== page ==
Elasmotherium is a giant rhinoceros which lived approximately 2 million all the way to 10,000 years ago – from the Pleistocene, all the way through the Modern Period. It was first discovered during the early 18th century in Russia and was subsequently described and named by Johann Fischer von Waldheim in 1808. It was given the name Elasmotherium – a name which means “plated beast.”
Different Elasmotherium pictures show this mammal in very different ways. Some pictures show it as a hairless rhinoceros, others show it as being covered in a thick coat of fur. While paleontologists aren’t completely sure at the moment, it is believed that this mammal did have a coat of fur to keep it warm.
One of the most interesting facts about Elasmotherium is this animal is one that has quite a few names. While its official and scientific name is Elasmotherium, it has also been known as the giant rhinoceros, the steppe rhinoceros, and the giant Siberian rhinoceros. It was a mammal that was related to the wooly rhinoceros, also known as Coelodonta.
These animals were approximately 20 feet long and weighed around 4 tons. They walked on all four legs and had a big horn on their nose. This horn was made out of keratin – the same thing that human hair is made out of. Paleontologists believe this horn wasn’t used for protection but was used to attract mates. Even so, scientists believe this horn could grow as long as 5 or 6 feet.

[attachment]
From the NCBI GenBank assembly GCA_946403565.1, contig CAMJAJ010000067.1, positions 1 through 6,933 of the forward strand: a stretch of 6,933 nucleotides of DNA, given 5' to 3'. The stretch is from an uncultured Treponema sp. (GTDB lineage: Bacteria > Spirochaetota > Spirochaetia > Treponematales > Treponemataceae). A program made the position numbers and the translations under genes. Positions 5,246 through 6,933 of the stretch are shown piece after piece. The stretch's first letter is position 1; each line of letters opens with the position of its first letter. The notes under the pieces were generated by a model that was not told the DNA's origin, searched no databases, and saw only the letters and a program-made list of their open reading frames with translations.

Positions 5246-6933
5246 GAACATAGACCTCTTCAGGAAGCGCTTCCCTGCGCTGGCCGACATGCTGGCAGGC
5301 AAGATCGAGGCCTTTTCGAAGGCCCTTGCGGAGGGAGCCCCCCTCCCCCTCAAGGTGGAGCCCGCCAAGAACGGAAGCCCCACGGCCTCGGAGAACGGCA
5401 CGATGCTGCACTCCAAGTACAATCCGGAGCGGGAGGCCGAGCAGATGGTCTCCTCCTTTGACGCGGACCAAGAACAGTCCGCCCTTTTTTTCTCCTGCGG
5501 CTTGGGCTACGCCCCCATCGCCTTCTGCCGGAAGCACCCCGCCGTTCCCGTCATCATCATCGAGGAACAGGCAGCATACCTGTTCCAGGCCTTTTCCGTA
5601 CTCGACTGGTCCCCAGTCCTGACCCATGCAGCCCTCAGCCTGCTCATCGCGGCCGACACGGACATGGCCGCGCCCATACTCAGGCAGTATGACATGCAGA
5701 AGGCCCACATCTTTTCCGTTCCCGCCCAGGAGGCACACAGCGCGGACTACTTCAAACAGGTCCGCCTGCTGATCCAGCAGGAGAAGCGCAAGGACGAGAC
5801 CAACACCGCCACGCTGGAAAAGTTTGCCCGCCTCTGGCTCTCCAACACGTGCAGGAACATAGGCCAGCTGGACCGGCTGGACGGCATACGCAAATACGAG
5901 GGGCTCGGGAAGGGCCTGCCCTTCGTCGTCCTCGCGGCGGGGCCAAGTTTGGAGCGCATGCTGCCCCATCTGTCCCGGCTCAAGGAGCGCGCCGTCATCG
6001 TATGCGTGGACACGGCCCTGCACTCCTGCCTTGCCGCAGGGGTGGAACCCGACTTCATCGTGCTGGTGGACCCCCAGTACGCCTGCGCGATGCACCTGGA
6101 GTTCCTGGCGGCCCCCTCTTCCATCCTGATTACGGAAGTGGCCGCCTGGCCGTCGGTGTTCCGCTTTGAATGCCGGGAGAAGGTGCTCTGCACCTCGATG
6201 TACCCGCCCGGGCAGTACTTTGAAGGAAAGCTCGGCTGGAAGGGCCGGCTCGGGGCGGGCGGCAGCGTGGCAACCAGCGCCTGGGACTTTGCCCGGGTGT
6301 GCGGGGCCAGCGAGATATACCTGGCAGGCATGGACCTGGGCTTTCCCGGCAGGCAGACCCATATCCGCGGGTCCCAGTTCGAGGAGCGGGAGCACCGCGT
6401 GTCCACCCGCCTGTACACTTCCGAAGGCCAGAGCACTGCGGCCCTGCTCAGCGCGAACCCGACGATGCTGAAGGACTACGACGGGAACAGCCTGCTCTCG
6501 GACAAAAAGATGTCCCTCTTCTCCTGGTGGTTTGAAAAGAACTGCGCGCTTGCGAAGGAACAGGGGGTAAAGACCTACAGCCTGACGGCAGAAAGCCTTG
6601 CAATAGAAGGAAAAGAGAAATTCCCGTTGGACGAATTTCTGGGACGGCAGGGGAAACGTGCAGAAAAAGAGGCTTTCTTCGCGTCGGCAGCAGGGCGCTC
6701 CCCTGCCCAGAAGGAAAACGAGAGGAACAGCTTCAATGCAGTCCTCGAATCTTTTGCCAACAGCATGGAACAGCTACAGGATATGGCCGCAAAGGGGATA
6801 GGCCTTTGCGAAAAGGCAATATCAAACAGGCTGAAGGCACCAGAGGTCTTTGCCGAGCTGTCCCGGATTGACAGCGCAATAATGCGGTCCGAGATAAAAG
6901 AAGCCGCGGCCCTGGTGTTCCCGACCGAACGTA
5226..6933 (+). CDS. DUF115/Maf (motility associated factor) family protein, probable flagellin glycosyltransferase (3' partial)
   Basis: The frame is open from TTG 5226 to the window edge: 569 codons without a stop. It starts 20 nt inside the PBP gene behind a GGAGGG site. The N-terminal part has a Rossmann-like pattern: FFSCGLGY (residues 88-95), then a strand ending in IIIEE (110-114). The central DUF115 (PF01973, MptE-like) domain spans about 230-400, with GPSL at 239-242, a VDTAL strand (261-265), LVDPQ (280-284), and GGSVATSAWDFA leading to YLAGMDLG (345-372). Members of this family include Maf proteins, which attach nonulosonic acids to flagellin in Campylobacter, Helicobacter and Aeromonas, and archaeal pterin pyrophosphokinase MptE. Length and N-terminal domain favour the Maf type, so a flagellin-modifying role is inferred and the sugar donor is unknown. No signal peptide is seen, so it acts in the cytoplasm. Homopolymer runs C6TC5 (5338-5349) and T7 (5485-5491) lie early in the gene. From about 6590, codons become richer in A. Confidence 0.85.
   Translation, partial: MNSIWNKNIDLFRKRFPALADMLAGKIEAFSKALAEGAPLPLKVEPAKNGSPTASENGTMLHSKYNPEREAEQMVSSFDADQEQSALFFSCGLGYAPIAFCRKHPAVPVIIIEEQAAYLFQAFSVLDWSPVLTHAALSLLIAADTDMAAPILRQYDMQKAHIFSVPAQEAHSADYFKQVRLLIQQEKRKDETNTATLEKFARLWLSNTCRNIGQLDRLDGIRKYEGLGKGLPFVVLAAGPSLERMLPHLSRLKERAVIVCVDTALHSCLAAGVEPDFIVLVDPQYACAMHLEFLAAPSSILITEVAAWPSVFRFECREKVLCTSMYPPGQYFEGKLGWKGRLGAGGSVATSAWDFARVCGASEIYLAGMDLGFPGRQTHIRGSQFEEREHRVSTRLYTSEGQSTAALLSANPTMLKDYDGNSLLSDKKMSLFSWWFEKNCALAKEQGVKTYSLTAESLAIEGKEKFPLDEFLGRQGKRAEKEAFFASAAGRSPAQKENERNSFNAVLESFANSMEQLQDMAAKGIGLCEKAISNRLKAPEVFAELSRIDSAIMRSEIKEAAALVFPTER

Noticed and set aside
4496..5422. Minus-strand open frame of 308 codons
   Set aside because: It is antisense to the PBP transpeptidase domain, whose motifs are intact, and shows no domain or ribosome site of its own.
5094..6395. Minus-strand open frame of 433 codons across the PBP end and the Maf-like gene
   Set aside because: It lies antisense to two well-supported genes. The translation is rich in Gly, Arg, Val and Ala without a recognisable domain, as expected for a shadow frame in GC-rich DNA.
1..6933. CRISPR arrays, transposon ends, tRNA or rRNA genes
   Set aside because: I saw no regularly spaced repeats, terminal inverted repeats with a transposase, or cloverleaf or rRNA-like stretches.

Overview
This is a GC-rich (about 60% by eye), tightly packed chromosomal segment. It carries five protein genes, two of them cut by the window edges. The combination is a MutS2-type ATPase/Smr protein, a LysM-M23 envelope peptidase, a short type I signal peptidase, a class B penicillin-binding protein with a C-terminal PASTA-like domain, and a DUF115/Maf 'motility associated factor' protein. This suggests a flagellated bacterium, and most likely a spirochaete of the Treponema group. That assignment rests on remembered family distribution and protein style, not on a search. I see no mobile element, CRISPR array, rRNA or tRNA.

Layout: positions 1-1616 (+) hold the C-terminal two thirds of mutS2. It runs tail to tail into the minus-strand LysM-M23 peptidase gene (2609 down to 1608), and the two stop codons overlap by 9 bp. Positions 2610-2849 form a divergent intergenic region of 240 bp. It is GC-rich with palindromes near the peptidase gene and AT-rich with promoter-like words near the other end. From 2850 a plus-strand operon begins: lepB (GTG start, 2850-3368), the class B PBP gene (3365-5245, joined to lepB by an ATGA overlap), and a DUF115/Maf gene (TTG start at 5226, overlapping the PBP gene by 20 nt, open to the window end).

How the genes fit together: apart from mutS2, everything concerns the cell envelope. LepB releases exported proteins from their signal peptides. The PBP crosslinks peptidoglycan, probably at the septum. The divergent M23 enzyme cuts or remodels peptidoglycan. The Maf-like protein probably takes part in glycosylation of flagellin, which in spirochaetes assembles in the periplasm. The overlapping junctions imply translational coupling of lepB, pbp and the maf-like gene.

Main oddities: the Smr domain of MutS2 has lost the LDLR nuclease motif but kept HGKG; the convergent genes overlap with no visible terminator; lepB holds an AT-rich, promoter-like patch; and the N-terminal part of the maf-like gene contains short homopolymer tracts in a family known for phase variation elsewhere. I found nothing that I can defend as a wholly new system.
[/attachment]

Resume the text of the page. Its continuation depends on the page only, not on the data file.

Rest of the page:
Elasmotherium was an herbivore, so it lived off of the plant material of its time. This animal was probably a grassland feeder – much like an elephant. It probably traveled for long distances so it could take advantage of different grasses. It could have possibly traveled in herds for protection against any predators that may have been around at the time.
This rhino went extinct during the last Ice Age – approximately 10,000 years ago. Which means that it was probably well known to the settlers of Eurasia at that time. It was also probably have been the basis for the unicorn myth that has persisted for thousands of years. Stories of mythical one-horned creatures can be found all through Russian literature and then later, in Indian and Persian literature. These stories were then probably imported into Europe, either by oral tradition or by traveling monks, where they were changed into the unicorn stories we know today.
Metahub Tier: TBA.
Critical chance: 5%
So, thoughts on this megafauna? Is it worth including on a team? Tactics and suggestions? What changes would you make and anything else you can think of?